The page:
Learning > Inspiration

She has been driving for 65 years

Merry Poh, who obtained her licence in 1954, drives a Swift, the fourth Suzuki she has owned

Tony Tan on 24 Aug 2019

The Straits Times


Facebook Email

Retired school principal Merry Poh, who turns 84 this October, has been driving for 65 years.


Madam Poh, a mother of three, has always had a car as it helps her stay independent. However, she almost did not buy her current one, a brand-new Suzuki Swift 1.0.


"I had my previous car, also a Suzuki Swift, for over 10 years and it was starting to show its age. My son was concerned for my safety whenever I drove it."


He then asked her to take a look at the latest Swift.


"When I got into the driver's seat, I immediately felt comfortable. After all, I have owned three Suzukis - two Ignis and one Swift."


She liked it so much that she traded in her old Swift for the new one.


"I like hatchbacks for their ample rear storage space and because they are easier to manoeuvre and park. I also have four dogs and a hatchback makes ferrying them around much more convenient."


Although Madam Poh obtained her driving licence in 1954 (she passed on the first attempt), she got her first car only in 1967.


That car was a Hillman Imp two-door saloon. Although it was not a hatchback, it had a unique feature: The rear windscreen could be flipped open, so you could stow things in the rear seats.


"I have owned many cars and it is difficult to remember them all. But there are key factors I consider when choosing a car - it must be spacious, reliable, comfortable and easy to drive."


Some of the more memorable cars she has owned are the Imp, Volkswagen Beetle, Morris Minor and Honda Accord. The Accord, a hand-me-down from her son in 1988, also gave her the scariest driving experience to date.


That same year, as she was driving along Stamford Road, smoke began billowing from under the bonnet. She was so shocked that she stopped the car in the middle of the road and immediately got out.


"Thankfully, two kind men saw what happened and helped me push the car to the side of the road."


The Accord was subsequently repaired and sold.


Madam Poh has encountered other incidents, but they have never deterred her from driving.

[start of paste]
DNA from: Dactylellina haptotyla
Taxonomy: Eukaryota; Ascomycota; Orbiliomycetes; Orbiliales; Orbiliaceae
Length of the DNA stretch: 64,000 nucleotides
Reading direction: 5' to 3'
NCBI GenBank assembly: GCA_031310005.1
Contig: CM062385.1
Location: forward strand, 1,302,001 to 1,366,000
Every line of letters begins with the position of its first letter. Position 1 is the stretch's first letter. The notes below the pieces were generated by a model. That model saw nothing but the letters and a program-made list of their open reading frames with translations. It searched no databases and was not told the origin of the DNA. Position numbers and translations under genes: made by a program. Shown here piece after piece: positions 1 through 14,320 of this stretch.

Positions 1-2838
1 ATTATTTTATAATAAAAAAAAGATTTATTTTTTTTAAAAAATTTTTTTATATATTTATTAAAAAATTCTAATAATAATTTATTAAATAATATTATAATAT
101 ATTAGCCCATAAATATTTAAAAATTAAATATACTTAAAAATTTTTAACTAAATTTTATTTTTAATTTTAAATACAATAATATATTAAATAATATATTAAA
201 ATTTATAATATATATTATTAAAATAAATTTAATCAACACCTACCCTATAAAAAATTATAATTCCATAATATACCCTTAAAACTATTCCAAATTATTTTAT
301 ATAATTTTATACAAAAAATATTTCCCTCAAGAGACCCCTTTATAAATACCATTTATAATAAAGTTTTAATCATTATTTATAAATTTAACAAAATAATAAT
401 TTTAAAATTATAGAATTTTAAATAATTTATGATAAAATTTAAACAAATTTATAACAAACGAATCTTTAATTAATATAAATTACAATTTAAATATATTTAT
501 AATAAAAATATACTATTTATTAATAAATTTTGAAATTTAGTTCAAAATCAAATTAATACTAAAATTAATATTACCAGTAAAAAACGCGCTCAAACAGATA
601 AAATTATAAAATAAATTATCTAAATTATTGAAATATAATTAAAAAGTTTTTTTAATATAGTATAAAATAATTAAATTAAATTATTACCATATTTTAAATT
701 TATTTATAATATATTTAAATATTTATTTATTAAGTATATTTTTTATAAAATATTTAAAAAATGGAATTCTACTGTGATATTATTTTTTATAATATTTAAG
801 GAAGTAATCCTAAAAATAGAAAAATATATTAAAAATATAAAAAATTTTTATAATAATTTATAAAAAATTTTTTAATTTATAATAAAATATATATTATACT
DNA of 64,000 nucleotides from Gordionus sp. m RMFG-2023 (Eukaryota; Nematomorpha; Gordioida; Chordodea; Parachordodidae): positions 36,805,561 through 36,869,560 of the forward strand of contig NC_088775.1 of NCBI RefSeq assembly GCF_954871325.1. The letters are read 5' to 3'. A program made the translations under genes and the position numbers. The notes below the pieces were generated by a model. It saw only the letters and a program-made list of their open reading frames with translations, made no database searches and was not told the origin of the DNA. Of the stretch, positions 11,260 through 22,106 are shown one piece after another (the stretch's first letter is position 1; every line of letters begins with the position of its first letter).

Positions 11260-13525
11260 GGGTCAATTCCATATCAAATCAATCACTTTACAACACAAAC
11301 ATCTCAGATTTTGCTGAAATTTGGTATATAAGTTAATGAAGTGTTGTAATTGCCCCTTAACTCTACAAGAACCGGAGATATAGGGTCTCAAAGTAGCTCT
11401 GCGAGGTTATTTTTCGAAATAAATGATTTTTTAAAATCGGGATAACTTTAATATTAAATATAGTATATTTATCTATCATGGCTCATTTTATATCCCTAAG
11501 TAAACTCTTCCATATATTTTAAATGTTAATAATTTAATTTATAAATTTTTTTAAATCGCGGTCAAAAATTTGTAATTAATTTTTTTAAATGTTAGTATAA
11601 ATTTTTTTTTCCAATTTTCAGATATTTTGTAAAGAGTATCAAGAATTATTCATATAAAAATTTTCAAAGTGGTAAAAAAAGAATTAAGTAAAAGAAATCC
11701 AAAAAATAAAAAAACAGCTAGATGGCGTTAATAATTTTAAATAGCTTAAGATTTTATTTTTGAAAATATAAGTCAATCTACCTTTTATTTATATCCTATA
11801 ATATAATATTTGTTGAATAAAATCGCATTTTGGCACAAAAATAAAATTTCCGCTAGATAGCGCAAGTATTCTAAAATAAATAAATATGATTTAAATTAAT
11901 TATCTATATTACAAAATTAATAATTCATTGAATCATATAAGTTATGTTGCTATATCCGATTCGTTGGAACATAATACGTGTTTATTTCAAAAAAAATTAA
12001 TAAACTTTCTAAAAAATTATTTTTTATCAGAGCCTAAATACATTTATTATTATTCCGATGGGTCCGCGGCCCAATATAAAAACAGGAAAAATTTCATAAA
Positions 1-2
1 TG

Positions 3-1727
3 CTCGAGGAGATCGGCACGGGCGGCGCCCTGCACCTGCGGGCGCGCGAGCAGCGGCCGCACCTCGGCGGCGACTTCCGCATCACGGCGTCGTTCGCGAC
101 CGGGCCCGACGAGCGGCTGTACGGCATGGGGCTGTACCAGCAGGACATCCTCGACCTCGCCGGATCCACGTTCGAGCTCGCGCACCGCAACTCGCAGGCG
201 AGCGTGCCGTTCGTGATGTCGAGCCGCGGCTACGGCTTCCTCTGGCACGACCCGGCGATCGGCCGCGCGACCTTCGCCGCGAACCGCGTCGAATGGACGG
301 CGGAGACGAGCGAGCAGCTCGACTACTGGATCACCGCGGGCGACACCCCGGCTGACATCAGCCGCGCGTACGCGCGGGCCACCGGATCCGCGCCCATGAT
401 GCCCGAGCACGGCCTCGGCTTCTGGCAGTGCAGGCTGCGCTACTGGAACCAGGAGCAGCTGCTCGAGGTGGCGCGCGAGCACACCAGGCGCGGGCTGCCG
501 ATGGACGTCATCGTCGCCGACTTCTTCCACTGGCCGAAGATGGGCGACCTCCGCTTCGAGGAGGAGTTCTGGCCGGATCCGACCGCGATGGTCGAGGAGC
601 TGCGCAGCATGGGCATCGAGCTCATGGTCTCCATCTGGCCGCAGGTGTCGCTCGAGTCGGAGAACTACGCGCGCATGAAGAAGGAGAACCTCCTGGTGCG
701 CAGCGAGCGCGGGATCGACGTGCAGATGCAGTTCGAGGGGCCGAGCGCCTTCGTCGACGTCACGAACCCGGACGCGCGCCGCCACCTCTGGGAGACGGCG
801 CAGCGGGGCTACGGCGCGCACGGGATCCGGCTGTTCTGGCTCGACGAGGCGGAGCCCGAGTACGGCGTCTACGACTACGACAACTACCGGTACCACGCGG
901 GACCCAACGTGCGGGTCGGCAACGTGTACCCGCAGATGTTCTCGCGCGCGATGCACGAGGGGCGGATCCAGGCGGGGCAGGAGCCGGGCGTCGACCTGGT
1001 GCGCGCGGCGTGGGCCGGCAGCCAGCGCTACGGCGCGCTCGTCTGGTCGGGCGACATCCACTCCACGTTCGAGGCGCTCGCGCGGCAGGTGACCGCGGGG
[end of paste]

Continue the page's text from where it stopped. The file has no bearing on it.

While she acknowledges that driving nowadays is more stressful because there are more inconsiderate and reckless motorists, she believes that it is the driver who controls almost all outcomes.


"Be careful, considerate and vigilant. Drive defensively and give way when necessary. Chances are, you will remain out of harm's way."


As a testament to her good driving habits, Madam Poh has never had a demerit point. "The insurance company always gives me the discount for being a 'good driver'," she says.


When she is not using her Swift to ferry her grandchildren or shop for provisions, Madam Poh enjoys taking the bus and MRT to visit her younger sister Morrie. "I don't like driving into town because of the traffic."


Asked what her ideal driving trip would be, Madam Poh said: "A drive in Vancouver, Canada. I spent a lot of time in Vancouver in the 1990s when my youngest daughter was studying there.


"It would be wonderful to revisit the city and reminisce about the great times I had."


• The writer contributes to Torque, a motoring bi-monthly published by SPH Magazines.


Source: The Straits Times © Singapore Press Holdings Limited. Reproduced with permission.


The views, material and information presented by any third party are strictly the views of such third party. Without prejudice to any third party content or materials whatsoever are provided for information purposes and convenience only. Council For The Third Age shall not be responsible or liable for any loss or damage whatsoever arising directly or indirectly howsoever in connection with or as a result of any person accessing or acting on any information contained in such content or materials. The presentation of such information by third parties on this Council For The Third Age website does not imply and shall not be construed as any representation, warranty, endorsement or verification by Council For The Third Age in respect of such content or materials.